It’s true that mother knows best, but a little human help doesn’t hurt either. Since Dr. Robert Miller introduced foal imprinting about 20 years ago, breeders, trainers, and owners have embraced this hands-on approach credited with producing more manageable, more trusting, and easier to train horses.
What exactly is foal imprinting? In a nutshell, it is desensitizing the foal to human interaction immediately upon birth. During imprinting the foal is handled by humans before its fight-or-flight instinct kicks in. There are two goals with imprinting: to train a horse to have little or no resistance to veterinary, farrier, and training procedures; and to establish a human dominance in the young foal’s life, leading to a more willing and trainable adult horse.
What does foal imprinting consist of? Immediately following birth, a handler gently probes the baby’s gums, teeth, ears, mouth, nose, and rectum. He or she handles the foal’s feet, applies gentle pressure to the sides and back, and introduces it to distracting sounds like the vibration of clippers, the sounds of crinkling paper, and flapping plastic. The goal is to get the foal to experience sensations it will experience throughout its life, and accept them at the earliest stage.
When is the right time to begin imprint training. Most people begin to imprint train their foal about one hour after birth, right after the foal has stood and nursed. Begin by touching the horse’s body very gently, all over. This will help the foal learn that he can be touched anywhere and it won’t hurt. And best of all, this is a lesson the horse will carry with him throughout his life! Foals who have been touched in this manner shortly after birth learn not to move into or jump away from pressure on their bodies.
One thing that is very important to note. Take care not to desensitize the area around the foal’s sides. You want to preserve sensitivity to the rider’s cues in that area! However, you do want them to understand that they should move away from pressure. You can do this by tapping them until they move. When they finally do move, stop tapping. By teaching the foal the concept of moving away from pressure early on, saddle training will be a breeze later on down the road!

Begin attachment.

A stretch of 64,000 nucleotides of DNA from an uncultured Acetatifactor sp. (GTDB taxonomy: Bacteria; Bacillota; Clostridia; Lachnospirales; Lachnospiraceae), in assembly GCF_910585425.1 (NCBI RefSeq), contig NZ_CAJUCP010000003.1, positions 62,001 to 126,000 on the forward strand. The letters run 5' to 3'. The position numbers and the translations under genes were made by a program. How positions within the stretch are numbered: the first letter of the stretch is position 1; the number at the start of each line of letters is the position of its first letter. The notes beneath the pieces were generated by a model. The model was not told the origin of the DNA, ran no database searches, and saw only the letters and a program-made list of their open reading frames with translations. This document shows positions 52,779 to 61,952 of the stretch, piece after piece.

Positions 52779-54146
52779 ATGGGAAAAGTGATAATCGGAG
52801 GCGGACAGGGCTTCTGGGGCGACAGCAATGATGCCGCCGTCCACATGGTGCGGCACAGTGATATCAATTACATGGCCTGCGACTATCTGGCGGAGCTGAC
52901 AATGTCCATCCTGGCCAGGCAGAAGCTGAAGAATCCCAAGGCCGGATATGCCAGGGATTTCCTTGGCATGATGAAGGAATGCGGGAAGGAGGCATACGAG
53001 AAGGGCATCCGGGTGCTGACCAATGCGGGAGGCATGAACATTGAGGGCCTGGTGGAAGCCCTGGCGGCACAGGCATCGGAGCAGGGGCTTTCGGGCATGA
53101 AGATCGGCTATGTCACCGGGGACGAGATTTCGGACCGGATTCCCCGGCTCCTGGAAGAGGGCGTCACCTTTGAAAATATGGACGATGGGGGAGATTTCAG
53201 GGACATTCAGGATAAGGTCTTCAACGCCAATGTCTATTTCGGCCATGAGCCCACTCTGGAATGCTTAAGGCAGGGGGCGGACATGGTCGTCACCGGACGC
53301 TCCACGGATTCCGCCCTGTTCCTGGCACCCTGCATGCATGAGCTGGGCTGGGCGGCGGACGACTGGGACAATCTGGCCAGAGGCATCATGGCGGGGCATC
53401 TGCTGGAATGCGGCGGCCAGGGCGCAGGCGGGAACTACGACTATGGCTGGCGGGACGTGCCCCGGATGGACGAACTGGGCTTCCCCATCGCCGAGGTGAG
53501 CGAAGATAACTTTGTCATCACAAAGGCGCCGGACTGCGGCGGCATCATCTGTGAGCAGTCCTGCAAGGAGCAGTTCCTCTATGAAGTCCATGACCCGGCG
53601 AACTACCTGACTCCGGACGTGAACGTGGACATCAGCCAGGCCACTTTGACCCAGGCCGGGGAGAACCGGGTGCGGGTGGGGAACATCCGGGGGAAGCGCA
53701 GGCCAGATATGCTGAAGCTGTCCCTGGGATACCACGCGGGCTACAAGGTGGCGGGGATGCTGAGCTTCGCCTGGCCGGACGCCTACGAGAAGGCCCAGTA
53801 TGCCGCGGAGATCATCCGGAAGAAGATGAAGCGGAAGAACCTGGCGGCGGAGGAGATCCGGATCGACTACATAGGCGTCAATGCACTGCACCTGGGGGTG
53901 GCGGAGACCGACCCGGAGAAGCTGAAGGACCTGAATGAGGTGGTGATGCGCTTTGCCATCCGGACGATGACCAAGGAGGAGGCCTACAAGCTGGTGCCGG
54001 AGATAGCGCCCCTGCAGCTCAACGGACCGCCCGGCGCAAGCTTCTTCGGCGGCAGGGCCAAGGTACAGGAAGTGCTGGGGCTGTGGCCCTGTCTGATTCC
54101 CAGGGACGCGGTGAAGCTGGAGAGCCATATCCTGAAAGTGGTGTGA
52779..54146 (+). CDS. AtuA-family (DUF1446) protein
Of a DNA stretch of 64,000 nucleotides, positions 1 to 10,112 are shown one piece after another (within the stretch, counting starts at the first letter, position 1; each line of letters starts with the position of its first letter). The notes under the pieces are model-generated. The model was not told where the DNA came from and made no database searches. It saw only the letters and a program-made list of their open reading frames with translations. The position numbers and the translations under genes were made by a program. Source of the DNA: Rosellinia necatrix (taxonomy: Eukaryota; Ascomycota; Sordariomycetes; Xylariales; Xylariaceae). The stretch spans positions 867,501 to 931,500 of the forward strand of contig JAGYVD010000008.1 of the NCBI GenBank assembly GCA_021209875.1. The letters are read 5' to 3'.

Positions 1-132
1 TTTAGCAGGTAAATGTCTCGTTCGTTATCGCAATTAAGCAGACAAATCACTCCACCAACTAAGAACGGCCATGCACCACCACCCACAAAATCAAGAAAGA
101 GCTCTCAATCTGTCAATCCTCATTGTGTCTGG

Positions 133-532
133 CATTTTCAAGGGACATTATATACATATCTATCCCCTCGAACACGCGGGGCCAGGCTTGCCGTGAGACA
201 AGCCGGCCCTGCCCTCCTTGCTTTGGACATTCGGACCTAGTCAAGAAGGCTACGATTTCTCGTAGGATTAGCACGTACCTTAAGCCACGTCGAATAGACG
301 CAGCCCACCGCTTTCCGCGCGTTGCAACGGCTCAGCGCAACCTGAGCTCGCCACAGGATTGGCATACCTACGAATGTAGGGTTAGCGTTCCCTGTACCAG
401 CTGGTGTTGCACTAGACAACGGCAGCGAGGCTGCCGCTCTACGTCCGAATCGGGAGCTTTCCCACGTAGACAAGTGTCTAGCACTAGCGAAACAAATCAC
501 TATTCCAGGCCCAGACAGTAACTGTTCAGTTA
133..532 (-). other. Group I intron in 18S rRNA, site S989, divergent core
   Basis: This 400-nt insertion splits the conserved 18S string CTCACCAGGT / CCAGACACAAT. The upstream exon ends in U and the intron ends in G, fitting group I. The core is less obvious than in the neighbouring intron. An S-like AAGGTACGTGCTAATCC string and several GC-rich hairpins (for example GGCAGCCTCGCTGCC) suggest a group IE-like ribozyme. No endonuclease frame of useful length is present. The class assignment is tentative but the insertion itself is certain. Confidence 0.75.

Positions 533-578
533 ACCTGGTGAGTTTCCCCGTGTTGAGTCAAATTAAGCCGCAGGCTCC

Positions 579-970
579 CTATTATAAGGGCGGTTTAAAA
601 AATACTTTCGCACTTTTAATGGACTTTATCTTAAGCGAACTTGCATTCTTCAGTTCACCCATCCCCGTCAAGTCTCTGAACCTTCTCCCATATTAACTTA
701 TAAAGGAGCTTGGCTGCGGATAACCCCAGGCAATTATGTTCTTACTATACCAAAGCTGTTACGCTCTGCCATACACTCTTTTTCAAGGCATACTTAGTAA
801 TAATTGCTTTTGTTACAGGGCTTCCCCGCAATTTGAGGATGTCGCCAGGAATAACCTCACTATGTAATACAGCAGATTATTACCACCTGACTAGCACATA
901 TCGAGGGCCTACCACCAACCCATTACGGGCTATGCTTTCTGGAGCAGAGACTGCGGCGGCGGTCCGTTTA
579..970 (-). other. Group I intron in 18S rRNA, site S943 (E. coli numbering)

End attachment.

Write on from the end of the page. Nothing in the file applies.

Imprinting is also a great way to get your foal ready for a lifetime of easy farriery. What’s the best way to do this? Pick up and handle each foot. Be sure to lightly tap the hoof and sole with a pick. By doing this, you’ll prepare the foal for foot handling, hoof picking, and other aspects of hoof care it will encounter during its adult life.
To help the foal accept things like accepting the bit, veterinary procedures, teeth floating, and deworming, make sure you pay attention to the baby’s mouth during the imprinting process. Put your fingers in both the mouth and the nose, being sure to feel around the gums and pull the lips back. Desensitizing the mouth will ensure that you foal remains a model patient–one that your vet and dentist enjoy working with–through adulthood.
During imprinting, make sure you only touch one part of the body at a time. Continue to touch that part of the body until the foal accepts what you are doing. Never quit while the foal is resisting! To do so only teaches the horse that resistance leads to you stopping. And that’s not a lesson you want any horse to learn!
Initial imprinting takes about an hour. Over the next 12 hours, do two more five- or 10-minute imprinting sessions. A 10-minute session done once or twice a day thereafter will ensure your horse stays up to speed.
By introducing your young foal to varied stimuli, you can instill a lifetime of trust and willingness!